9/11 Reflections: Dale Monteer, Senior Chief, US Navy (Retired)

I was on Massachusetts Avenue NW in Washington, DC….waiting to turn into the US Naval Observatory. Traffic was heavy, and I was a few minutes late. I heard the announcement on the radio, and 20 minutes later, the USNO was locked down tight and Secret Service had formed a perimeter around the facility, as it was the home of the Vice President of the United States. When I was finally cleared to leave the compound, I marveled at the complete ghost town Washington had become.

I stopped on the parkway to view the Pentagon across the Potomac River, and as it burned, I realized how fragile things can really be. A Metro Police Officer pulled up behind me and ordered me to move along. My commute home, normally an hour and 15 minutes……took 35 minutes. I was very thankful to be home with my kids and know they were safe and sound.

-Dale Monteer, Senior Chief,  US Navy (Retired)

9/11 Reflections: Mark C. Lear, Major, US Army (Retired)

On September 11th, 2001, I was a Captain of Armor in the Illinois National Guard’s 66th Brigade. I served as a traditional National Guard soldier, drilling part-time as I’d done for 8 years during college and after active duty. After 12 years in the U.S. Army, I’d considered strongly the idea of separating from service. After that terrible day, there was no way I would leave before serving until retirement or on a deployment that could bring justice to the terrorists who hurt our American family.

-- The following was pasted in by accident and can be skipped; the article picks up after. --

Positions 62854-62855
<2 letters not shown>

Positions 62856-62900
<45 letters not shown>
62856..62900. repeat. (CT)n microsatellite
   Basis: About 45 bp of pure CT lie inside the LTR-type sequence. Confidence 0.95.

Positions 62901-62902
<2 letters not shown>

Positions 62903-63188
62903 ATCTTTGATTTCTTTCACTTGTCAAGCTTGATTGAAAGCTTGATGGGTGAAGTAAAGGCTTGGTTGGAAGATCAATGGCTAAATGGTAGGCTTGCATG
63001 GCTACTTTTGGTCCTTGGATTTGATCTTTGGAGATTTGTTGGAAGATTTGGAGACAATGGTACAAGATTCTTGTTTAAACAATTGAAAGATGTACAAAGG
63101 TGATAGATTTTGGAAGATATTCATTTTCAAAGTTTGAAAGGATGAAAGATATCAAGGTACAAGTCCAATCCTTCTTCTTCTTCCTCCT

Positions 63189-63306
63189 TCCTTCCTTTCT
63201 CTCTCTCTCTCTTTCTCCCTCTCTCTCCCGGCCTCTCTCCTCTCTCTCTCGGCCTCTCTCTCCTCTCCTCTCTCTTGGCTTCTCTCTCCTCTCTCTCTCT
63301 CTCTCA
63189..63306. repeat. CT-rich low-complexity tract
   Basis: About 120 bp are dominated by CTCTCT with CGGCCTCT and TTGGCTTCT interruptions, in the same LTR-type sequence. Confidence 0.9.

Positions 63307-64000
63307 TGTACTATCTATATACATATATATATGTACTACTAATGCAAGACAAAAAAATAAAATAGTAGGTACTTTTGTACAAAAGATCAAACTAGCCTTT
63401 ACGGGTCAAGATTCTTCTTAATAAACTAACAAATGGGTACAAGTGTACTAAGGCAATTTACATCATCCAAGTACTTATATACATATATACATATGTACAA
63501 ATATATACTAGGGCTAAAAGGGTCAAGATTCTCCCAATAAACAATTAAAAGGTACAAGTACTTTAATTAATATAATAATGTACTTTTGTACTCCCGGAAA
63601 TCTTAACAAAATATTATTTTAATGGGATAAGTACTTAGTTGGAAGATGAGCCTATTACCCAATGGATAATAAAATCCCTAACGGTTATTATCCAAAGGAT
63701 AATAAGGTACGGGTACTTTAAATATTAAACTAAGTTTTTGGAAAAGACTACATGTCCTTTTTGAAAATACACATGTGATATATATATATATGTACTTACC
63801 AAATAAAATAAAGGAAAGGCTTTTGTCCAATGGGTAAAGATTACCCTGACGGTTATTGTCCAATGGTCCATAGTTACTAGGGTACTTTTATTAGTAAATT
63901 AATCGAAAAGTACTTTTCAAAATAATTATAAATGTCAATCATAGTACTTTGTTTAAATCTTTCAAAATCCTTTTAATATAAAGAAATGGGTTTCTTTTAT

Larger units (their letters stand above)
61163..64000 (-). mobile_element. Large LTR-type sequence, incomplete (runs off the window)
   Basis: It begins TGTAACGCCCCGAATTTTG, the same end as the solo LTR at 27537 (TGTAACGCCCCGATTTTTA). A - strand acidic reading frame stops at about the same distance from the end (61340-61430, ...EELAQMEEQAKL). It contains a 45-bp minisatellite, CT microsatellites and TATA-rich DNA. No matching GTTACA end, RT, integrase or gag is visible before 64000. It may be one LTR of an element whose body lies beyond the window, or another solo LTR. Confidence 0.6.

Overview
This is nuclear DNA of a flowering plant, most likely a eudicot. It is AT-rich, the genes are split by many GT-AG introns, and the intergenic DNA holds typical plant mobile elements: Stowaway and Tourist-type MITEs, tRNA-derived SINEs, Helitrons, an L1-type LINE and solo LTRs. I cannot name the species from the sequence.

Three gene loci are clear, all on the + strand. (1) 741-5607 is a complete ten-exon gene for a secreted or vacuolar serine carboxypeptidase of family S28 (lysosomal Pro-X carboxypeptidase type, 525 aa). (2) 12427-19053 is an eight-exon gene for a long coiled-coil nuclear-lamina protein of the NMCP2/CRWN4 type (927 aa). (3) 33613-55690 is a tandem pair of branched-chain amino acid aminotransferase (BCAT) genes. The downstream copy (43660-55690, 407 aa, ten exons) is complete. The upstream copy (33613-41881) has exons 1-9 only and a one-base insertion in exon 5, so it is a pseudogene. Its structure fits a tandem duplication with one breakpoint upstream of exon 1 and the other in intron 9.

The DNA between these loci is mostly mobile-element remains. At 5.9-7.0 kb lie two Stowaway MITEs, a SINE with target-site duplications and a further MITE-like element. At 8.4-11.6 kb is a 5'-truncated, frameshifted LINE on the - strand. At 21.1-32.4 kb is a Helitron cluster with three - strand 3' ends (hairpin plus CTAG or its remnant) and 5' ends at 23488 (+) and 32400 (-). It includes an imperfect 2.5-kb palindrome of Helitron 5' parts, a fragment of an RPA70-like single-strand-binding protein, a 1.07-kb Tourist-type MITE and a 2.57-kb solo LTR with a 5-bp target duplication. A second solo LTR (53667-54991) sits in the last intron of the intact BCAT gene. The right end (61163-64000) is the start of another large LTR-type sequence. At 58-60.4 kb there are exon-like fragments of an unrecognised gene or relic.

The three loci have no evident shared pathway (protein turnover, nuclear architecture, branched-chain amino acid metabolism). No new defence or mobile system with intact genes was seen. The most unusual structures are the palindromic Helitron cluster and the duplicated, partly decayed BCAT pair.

At 7:45 local St. Louis time, I heard of the first plane crashing into the North Tower and it took a little less than a minute to imagine the worst. By the time I made it to the gas station, where they played the news each morning, the second plane had just hit the South Tower. The attendant said, “That’s weird”. I responded, “No, that’s war”.

Continuing my drive to work, my heart sank as my neighbors in cars around me were bawling. I was very angry and praying for those workers in the towers. That day at work we did nothing but watch the news. By noon, we went home. I watched the news all that day with my family. Around dinner, I called my Grandmother to ask her what would my grandfather have done today. On December 8th, 1941 he made his way to the recruiter and was made a Coast Guard Medic soon after. It was 6 years before he returned home for good. Grandma told me to be careful but she understood my desire to re-enter active duty that day.

I called a friend of mine in the Armor branch who managed the assignments of young Captains. He told me to stand fast, that we in the National Guard would be going soon enough. I followed his advice and deployed for the first of two times 4 months later. A horrible and fateful day that should have never happened!

– Mark C. Lear, Major, US Army (Retired)